Drimia is a genus in the Hyacinthaceae family with white to yellowish green or brown short lived flowers. Taxonomists have now included a number of genera in this genus once separated as other genera. The subgroups in this expanded genus are: Drimia - Litanthus - Rhadamanthus - Tenicroa - Urginea
This wiki page illustrates the members of the Drimia group and includes species previously named Thuranthos. The Drimia index includes a table with all the species in the subgroups in this genus listed by name.
Drimia anomala (Baker) Baker, syn. Geschollia anomala (Baker) Speta, syn. Ornithogalum anomalum Baker is distributed in the Eastern Cape and KwaZulu-Natal, South Africa. It has round green bulbs, one long slender succulent leaf produced with the flowers and grows from 0.8 to 1 m. The greenish yellow flowers are formed in a dense raceme. Photos 1-3 taken by Cameron McMaster in the Eastern Cape. Photos 4-5 by Alessandro Marinello.
Drimia capensis is found in mostly clay but also deep red sands and limestone from southern Namaqualand to the Eastern Cape. It grows from 1 to 2 meters high. Bulbs become very large and are underground or partly exposed. The slightly undulate large leaves are dry at flowering. Flowers are white to yellowish with green keels. Photos taken by Cameron McMaster in the Overberg.
Drimia elata syn. Drimia robusta is found in grassland, sandy and clay soils from Namaqualand to the Cape Peninsula, South Africa to Eastern Africa. It has purplish brown, greenish or whitish flowers in a crowded raceme on an erect to spreading stalk. Photos from Cameron McMaster taken in the Overberg and Eastern Cape.
Drimia haworthioides is native to South Africa. The bulb scales are large and are open. These are not often exposed, but they are grown exposed for aesthetic. Each bulb scale can be removed and new plants can be grown from it. This species is popular with cacti and succulent growers. Photos 1 and 2 were taken by Nhu Nguyen. Photo 3-5 are from Nick de Rothschild and were discussed on the PBS list. Photo 5 show bulbils with start of leaf growth, and was taken 2 weeks after the flower photos.
Drimia macrantha (Baker) Baker known most recently as Thuranthos nocturnale is a southern Africa species with flowers that open late in the day. Photos taken by Mary Sue Ittner January 2010 at Waainek in the Eastern Cape on a cool (for summer) overcast day when the flowers were open earlier. It was difficult to photograph a whole plant all in focus so the photos show various features (buds, leaves, close-ups of flowers at different stages.)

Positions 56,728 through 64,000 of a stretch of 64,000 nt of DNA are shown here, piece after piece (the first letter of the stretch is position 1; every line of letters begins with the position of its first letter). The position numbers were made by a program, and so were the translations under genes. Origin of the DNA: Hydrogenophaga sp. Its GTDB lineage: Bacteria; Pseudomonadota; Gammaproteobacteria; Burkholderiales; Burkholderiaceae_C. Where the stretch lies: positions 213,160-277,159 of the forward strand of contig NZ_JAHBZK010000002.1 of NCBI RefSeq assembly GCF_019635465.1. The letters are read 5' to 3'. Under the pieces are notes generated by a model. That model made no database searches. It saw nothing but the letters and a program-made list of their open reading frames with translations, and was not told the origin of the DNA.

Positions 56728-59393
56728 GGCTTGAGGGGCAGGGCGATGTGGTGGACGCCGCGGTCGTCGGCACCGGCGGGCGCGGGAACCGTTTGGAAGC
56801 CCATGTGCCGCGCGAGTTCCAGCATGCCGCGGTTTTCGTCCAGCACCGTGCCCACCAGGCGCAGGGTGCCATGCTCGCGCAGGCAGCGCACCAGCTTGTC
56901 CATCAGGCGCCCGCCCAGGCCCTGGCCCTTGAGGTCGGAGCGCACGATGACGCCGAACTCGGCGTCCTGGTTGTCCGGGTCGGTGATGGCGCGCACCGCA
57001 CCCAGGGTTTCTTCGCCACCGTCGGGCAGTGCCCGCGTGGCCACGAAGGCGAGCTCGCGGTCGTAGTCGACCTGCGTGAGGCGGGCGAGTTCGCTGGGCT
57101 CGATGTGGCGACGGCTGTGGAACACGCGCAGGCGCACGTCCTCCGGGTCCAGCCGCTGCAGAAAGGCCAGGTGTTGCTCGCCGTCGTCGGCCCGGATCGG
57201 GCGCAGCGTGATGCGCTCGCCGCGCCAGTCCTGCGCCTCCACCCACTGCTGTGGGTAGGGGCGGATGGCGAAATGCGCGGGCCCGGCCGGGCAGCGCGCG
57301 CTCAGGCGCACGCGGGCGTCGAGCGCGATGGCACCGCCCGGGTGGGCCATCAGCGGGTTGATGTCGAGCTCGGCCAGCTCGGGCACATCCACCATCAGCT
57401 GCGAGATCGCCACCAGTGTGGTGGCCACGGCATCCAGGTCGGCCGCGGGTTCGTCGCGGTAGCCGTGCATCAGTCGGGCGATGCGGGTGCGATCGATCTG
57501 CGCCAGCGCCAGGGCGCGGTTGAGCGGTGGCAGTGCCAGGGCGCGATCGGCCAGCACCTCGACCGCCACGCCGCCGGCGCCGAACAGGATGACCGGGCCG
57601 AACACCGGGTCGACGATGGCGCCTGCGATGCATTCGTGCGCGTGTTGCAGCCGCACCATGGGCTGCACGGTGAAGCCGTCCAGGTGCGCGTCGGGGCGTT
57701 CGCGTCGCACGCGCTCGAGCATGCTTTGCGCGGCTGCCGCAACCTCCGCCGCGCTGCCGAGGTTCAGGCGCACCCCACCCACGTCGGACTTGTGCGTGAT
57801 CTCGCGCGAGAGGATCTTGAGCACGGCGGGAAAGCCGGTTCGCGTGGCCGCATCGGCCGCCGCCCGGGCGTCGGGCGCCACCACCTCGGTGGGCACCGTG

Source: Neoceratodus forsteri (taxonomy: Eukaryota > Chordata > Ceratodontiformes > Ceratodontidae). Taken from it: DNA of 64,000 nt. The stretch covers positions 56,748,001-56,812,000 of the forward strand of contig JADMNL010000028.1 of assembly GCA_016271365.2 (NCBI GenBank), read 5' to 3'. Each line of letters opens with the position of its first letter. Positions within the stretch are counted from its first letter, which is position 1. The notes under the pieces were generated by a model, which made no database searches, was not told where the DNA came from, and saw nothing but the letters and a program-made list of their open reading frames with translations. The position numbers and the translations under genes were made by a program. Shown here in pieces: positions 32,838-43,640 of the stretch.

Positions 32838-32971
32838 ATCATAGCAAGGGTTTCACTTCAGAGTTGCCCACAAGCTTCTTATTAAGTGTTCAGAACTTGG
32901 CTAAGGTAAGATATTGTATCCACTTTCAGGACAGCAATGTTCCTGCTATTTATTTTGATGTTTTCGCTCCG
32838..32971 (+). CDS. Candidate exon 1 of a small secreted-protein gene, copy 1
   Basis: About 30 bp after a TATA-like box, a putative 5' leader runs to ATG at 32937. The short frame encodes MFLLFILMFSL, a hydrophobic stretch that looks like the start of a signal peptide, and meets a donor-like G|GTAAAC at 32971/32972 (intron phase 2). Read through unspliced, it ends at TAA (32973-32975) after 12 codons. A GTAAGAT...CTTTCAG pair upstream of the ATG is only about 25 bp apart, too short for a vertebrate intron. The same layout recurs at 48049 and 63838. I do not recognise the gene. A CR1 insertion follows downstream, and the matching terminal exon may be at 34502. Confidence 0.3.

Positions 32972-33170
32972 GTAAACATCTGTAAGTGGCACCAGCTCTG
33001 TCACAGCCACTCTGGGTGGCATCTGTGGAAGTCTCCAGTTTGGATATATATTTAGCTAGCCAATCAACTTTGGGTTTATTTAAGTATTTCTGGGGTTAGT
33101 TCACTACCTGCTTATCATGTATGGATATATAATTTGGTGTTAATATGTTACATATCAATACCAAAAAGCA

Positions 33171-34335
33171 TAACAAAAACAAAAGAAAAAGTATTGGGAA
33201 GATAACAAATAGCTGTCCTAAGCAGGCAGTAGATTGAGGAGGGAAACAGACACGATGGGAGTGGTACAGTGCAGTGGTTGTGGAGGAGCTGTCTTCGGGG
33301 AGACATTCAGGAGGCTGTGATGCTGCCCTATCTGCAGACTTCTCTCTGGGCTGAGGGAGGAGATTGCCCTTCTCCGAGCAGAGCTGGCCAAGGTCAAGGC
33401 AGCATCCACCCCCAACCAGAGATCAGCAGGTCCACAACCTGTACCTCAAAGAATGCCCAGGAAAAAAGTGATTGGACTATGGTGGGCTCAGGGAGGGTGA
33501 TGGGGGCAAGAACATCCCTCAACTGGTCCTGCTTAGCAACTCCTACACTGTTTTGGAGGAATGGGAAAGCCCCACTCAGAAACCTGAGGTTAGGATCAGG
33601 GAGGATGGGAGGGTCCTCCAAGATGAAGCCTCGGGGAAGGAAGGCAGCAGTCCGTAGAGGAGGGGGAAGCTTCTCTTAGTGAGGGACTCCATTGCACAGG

Drimia minor is found on sandy flats in the Cape Province. It has terete erect leaves mostly dry at flowering and grows from 5 to 20 cm high. It has a few white to brownish small flowers and blooms from November to March. Photos by Andrew Harvie taken in the De Hoop Nature Reserve.
Drimia salteri grows on sandy or stony soils in the southwest Cape. Plants grow to 25 cm. The white to brown or maroon flowers that are open at night are crowded in a slender raceme. It flowers late spring into summer. First photo taken by Cameron McMaster near Napier in the Overberg. Second photo by Christopher Whitehouse in the Phillipskop Mountain Reserve near Stanford.
Drimia sphaerocephala is found in grassland in the Eastern Cape and KwaZulu-Natal. This species flowers before the leaves. Flowers are white, pink, or mauve with a short tube and tepals folded back. It flowers in summer. Photo from Cameron McMaster taken at Satansnek Pass.
Drimia zambesiaca (Baker) J.C. Manning & Goldblatt, comb. nov. Thuranthos zambesiacum (Baker), syn. Urginea zambesiaca Baker, is listed on the Kew checklist as distributed in Mozambique. The inflorescence appears in mid to late July with the flowers opening in succession up the stem about a month later. Seed pods ripen and shed seeds before the start of the rainy season and only then do the leaves emerge as the rains start. Bulb scales are easily separated and used to propagate new plants as done with Lilium (see Lilium bulbs for an example). Photos were taken by Nicholas Wightman near Lilayi, Zambia.